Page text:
Vitis riparia

Vitis riparia
Scientific classification Edit this classification
Kingdom: Plantae
Clade: Tracheophytes
Clade: Angiosperms
Clade: Eudicots
Clade: Rosids
Order: Vitales
Family: Vitaceae
Genus: Vitis
V. riparia
Binomial name
Vitis riparia

Vitis riparia Michx, with common names riverbank grape or frost grape,[1] is a vine indigenous to North America. As a climbing or trailing vine, it is widely distributed across central and eastern Canada and the central and northeastern parts of the United States, from Quebec to Texas, and eastern Montana to Nova Scotia. There are reports of isolated populations in the northwestern USA, but these are probably naturalized.[2] It is long-lived and capable of reaching into the upper canopy of the tallest trees. It produces dark fruit that are appealing to both birds and people, and has been used extensively in commercial viticulture as grafted rootstock and in hybrid grape breeding programs.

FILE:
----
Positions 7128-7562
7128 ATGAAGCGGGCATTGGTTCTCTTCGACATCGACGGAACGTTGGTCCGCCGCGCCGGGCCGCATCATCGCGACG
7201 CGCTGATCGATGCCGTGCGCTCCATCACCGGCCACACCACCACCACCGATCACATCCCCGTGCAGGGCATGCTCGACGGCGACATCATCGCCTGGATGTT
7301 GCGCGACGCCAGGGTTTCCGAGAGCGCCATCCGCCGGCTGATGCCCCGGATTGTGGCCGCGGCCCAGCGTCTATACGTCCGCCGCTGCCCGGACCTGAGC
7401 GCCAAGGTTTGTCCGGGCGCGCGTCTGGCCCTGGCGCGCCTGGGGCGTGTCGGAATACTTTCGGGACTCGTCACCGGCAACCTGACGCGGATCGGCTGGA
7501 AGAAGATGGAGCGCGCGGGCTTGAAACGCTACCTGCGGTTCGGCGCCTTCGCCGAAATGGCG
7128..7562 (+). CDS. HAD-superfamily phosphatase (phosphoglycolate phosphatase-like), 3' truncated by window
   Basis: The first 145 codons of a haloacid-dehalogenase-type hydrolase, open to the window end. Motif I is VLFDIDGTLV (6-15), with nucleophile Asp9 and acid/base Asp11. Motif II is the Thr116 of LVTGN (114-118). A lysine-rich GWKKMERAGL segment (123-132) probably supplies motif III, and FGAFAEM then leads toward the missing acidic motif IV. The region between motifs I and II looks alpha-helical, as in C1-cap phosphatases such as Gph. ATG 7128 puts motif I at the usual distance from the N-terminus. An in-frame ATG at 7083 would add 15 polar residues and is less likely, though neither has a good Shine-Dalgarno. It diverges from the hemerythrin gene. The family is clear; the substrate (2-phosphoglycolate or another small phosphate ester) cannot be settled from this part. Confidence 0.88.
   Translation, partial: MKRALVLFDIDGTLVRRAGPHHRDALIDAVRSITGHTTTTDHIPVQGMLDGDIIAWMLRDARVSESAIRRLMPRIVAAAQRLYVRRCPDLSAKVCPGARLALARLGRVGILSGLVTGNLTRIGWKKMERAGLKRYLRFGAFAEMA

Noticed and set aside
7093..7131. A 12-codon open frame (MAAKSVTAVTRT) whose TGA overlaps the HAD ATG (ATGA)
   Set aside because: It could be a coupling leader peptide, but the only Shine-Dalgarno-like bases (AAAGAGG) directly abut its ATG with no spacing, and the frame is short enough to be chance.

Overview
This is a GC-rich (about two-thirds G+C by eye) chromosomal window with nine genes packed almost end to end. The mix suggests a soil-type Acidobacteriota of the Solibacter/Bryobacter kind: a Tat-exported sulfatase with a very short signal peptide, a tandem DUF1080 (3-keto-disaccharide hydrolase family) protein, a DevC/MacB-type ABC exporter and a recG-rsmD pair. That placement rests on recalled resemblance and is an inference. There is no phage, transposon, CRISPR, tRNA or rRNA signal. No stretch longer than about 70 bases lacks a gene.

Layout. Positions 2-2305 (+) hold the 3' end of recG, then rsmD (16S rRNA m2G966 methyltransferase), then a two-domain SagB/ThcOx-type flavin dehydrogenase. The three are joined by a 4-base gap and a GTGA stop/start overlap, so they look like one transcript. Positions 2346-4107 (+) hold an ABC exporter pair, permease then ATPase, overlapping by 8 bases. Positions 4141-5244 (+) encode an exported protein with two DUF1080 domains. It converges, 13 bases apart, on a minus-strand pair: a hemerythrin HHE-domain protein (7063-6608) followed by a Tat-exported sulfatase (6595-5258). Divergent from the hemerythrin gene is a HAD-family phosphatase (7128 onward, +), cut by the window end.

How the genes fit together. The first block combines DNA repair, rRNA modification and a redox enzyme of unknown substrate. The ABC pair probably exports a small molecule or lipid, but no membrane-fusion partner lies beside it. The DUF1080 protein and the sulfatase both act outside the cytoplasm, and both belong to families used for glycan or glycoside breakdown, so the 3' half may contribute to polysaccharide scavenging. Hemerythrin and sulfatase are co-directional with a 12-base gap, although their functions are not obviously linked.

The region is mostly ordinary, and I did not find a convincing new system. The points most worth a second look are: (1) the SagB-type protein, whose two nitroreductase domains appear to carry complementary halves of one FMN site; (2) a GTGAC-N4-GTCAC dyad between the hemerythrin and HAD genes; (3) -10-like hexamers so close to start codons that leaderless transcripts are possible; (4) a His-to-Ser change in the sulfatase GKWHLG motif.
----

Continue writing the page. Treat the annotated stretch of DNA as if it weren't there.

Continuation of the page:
Riverbank grape is a translation of the scientific name Vitis riparia; rīpārius means "of riverbanks" in Latin,[3] deriving from rīpa "riverbank".

  1. ^ "Vitis riparia". Germplasm Resources Information Network. Agricultural Research Service, United States Department of Agriculture. Retrieved 7 July 2015.
  2. ^ "Vitis riparia". County-level distribution map from the North American Plant Atlas (NAPA). Biota of North America Program (BONAP). 2014.
  3. ^ Burnham, Robyn J. (2014). "Vitis riparia". CLIMBERS: Censusing Lianas in Mesic Biomes of Eastern Regions. University of Michigan College of Literature, Sciences and the Arts.

From Wikipedia, the free encyclopedia · View on Wikipedia

Developed by Nelliwinne